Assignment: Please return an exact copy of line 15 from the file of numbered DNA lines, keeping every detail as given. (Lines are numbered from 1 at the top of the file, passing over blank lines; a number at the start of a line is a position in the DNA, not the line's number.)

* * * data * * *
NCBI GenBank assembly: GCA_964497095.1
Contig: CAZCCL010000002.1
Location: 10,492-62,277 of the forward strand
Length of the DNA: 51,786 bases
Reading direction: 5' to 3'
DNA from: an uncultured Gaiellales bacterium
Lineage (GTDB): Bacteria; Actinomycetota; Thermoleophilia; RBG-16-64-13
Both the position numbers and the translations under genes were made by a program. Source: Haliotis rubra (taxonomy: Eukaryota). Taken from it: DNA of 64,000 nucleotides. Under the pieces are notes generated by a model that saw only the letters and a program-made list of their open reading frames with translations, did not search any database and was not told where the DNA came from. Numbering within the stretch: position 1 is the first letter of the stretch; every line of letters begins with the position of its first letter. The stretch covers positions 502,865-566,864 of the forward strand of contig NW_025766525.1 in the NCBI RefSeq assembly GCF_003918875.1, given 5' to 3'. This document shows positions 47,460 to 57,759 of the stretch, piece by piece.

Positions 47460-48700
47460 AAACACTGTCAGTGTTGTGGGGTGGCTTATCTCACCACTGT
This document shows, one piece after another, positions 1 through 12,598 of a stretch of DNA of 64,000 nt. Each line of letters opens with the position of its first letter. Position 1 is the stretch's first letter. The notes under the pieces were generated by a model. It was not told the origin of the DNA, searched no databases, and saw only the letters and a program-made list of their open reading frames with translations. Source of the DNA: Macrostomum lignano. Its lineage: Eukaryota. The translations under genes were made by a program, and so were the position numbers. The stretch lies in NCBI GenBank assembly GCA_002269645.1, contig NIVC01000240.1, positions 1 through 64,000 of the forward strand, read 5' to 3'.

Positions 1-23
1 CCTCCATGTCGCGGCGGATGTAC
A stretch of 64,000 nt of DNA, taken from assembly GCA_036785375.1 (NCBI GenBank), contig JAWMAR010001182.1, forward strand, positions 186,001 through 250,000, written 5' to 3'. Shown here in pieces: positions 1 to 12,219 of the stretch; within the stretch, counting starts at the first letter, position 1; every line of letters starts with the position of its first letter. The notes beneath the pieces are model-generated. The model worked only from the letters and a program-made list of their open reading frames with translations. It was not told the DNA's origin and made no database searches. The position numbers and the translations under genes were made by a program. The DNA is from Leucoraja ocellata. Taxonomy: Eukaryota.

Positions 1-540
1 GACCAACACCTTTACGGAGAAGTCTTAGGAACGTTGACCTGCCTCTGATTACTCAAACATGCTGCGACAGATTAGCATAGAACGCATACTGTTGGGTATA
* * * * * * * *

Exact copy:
Positions 1-540